NEW DELHI -- Showering lavish praises on President Pranab Mukherjee, Prime Minister Narendra Modi on Sunday said he - an outsider to Delhi politics before 2014 - settled in the capital in his new role holding on to Mukherjees fingers.
Affectionately calling him 'Pranabda', Modi said: "Pranabda ki ungli pakad kar Delhi ki zindagi mein apne aap ko set karne me bahut suvidha mili (Holding Pranabda's finger, it got easier for me to settle in Delhi's life)."
Modi was speaking at the launch of the book Â'President Pranab Mukherjee -- A Statesman'.
Mukherjee, a Congress veteran, is going to demit office on July 24.
At one point, Modi got emotional while saying that in the last three years, there had never been an occasion, whenever the two met when Mukherjee did not treat him with "fatherly affection".
"He (Mukherjee) would often tell me, Â'Modiji, you will have to take rest for half of the day. Why are you running around so much, reduce your programmes, take care of your health'," Modi recalled, adding that it was the "nice human inside President" that was speaking.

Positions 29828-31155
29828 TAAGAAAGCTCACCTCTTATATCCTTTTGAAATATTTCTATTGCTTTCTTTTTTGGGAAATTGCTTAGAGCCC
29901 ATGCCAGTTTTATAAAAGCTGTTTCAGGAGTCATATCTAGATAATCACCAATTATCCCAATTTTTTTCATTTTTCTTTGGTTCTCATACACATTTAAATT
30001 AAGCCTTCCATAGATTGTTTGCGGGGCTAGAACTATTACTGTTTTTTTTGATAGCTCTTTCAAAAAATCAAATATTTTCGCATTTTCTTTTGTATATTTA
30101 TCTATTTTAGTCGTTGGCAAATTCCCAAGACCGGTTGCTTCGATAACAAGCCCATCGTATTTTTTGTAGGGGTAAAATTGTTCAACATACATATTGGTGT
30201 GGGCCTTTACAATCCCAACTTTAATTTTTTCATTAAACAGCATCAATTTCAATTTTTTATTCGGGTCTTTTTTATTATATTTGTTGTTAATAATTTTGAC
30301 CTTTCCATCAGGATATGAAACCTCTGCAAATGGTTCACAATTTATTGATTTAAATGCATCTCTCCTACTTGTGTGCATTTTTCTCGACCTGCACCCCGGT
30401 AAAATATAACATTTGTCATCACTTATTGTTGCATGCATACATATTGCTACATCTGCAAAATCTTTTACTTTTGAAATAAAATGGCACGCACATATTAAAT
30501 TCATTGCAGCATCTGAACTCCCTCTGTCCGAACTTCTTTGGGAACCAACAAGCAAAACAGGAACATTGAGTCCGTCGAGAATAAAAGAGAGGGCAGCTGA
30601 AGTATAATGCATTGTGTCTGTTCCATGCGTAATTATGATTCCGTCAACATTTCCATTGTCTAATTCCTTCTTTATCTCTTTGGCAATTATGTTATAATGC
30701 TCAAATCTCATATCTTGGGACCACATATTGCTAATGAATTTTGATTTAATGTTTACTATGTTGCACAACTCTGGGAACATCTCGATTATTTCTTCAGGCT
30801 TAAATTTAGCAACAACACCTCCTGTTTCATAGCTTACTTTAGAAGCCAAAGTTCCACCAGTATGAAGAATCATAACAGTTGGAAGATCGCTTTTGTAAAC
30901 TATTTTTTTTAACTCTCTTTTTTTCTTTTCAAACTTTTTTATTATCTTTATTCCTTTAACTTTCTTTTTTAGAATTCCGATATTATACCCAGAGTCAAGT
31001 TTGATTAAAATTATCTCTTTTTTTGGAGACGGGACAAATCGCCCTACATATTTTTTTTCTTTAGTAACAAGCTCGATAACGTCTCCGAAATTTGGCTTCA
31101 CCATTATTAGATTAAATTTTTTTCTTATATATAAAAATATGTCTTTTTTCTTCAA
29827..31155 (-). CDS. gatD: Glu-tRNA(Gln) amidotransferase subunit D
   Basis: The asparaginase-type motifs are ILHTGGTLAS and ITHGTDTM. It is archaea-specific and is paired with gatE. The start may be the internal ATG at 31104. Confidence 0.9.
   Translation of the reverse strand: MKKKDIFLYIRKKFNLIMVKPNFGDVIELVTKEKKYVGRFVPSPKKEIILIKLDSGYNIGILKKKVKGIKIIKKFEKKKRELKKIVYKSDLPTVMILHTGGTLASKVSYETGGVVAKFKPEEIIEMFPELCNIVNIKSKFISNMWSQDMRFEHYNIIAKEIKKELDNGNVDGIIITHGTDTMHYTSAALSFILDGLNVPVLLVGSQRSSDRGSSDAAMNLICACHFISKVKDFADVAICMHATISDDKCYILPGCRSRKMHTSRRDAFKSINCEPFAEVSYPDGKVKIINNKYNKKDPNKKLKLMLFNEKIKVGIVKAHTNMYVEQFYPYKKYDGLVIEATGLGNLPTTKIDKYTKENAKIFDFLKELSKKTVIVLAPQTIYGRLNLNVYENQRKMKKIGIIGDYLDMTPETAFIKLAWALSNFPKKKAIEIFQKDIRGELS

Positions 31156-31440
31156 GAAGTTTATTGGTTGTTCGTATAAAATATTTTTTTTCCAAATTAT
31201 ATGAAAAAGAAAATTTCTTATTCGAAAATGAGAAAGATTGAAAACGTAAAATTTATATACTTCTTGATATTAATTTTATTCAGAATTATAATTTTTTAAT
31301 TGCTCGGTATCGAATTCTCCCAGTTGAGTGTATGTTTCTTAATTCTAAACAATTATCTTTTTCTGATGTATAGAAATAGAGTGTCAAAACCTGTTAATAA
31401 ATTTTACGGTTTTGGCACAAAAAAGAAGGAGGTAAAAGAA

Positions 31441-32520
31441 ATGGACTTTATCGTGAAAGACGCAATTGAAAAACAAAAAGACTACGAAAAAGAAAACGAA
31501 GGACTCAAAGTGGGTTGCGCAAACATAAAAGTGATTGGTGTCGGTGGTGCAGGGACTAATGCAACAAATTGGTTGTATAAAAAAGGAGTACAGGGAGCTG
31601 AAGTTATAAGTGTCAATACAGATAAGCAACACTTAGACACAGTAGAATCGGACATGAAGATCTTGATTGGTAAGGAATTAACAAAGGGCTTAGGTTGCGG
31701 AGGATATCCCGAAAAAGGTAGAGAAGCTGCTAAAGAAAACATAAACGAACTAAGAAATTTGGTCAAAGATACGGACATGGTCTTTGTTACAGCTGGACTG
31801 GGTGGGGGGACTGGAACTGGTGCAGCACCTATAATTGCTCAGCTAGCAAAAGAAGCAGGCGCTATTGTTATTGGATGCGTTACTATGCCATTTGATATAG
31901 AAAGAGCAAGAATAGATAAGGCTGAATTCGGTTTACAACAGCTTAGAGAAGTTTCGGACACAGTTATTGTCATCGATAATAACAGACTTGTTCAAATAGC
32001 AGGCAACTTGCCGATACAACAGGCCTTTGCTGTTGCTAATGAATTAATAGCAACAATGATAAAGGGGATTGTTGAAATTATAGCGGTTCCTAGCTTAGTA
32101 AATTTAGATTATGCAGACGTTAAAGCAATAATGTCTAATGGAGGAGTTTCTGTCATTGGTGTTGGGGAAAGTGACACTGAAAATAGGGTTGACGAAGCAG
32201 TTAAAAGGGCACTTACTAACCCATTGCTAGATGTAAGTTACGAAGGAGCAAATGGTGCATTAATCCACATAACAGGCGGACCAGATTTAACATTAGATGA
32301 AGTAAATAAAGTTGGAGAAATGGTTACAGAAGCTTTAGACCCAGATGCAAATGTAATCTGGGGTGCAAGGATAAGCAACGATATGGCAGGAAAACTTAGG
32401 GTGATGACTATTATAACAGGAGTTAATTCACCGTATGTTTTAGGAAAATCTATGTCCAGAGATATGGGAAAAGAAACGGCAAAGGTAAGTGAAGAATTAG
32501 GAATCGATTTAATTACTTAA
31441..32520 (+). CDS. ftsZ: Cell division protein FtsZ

The Prime Minister said he found himself "fortunate" to have got the chance to work with Mukherjee.
Commenting on the book - a pictorial journey of Mukherjee's life as the 13th President of India published by Statesman group - which he released, Modi said that moments captured in pictures become historic.
"The world sees the President as flanked by big people, following protocols. But among those protocols, there is also a lively human being... Newspapers often fail to catch the person outside political activity," Modi observed, adding the newly released book shows the human side of the President in certain candid frames.
Modi also rued that India had never been a "history-conscious society" which did not care to preserve things of historic importance.
"There has been a drawback with us... We have never been a history-conscious society. Our scholars still have to visit British libraries for research (on our own history)," he said.
Modi said the practice of preserving items and institutions which serve as the chroniclers of history was important in a nation's life.
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